Molas: Animals and Applique | 05.27.23 – 11.25.23
From the Ruth Gast Historical and Southwest Collection at the Sangre de Cristo Arts & Conference Center
Molas are a textile art form created by the Guna Indians of Panama. Guna tribeswomen living in Columbia and Panama use mola applique, a form of reverse applique incorporating three or more layers of fabric where each color used requires a layer of fabric. The appliques use multi-colored and multi-shaped designs. Traditional molas are found in museums and private collections and are still used as garments.
The quality of the mola is determined by the number of layers, fineness of the stitching, evenness and width of the cutouts, addition of details like zigzag borders, lattice work or embroidery, general artistic merit of design and color combination.
Guna women get their ideas from a variety of sources. Nature is a dominant theme because of their close association with birds, animals, sea life, plants and flowers in everyday living.
Tribal teachings, superstitions and village life also make up traditional subject matter. Acculturation has been an influence which produces graphic interpretations from magazines, comic books and advertising media. Geometric patterns are also popular, often interspersed with recognizable life forms.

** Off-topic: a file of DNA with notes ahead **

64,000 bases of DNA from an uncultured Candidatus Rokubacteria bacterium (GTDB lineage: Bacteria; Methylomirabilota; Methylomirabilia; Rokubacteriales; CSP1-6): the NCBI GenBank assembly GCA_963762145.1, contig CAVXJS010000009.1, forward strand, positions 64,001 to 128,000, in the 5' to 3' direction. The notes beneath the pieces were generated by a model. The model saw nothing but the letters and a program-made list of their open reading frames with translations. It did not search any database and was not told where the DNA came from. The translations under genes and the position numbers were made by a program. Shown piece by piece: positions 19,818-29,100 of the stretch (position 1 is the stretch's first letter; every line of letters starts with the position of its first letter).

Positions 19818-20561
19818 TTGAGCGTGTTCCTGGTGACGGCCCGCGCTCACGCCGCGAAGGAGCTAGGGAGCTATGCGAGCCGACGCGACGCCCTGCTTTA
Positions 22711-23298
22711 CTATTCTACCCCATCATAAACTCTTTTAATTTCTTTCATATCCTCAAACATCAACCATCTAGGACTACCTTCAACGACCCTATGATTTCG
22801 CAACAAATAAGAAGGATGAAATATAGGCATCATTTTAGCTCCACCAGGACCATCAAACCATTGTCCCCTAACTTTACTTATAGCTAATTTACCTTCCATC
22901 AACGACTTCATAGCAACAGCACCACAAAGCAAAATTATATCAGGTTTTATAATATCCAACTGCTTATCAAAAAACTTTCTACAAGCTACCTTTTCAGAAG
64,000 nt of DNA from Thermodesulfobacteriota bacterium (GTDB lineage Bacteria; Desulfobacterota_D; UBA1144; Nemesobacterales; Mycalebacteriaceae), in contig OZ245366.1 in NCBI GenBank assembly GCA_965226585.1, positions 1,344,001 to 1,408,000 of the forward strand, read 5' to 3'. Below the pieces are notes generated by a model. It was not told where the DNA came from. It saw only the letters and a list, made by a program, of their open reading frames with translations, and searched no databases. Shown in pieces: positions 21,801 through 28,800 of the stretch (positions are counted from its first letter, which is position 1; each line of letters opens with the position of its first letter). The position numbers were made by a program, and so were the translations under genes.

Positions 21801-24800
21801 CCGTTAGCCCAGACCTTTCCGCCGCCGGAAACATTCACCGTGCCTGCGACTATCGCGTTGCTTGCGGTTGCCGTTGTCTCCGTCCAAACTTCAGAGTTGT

Most designs can be interpreted to have a definite meaning; however, sometimes motifs can become vague and seemingly abstract. Even dreams, fantasies, monsters and spirits find their ways into the Guna designs.
The Guna rebellion that led to the legal recognition of Guna Yala as a semi-autonomous territory by the government of Panama was initiated when the government tried to prevent Guna women from wearing their traditional mola clothing.
The molas in the permanent collection of the Sangre de Cristo Arts Center were donated by Ruth Gast, John Peters, Ernestine Thomas, Wendy Rapp, the family of the late Shirley Barr, and others.
May 27, 2023 to November 25, 2023
- Members: Free
- Adults: $10.00
- Children: $8.00
- Military & Seniors 65+: $8.00
Located on the 2nd Floor of the Helen Thatcher White Galleries building.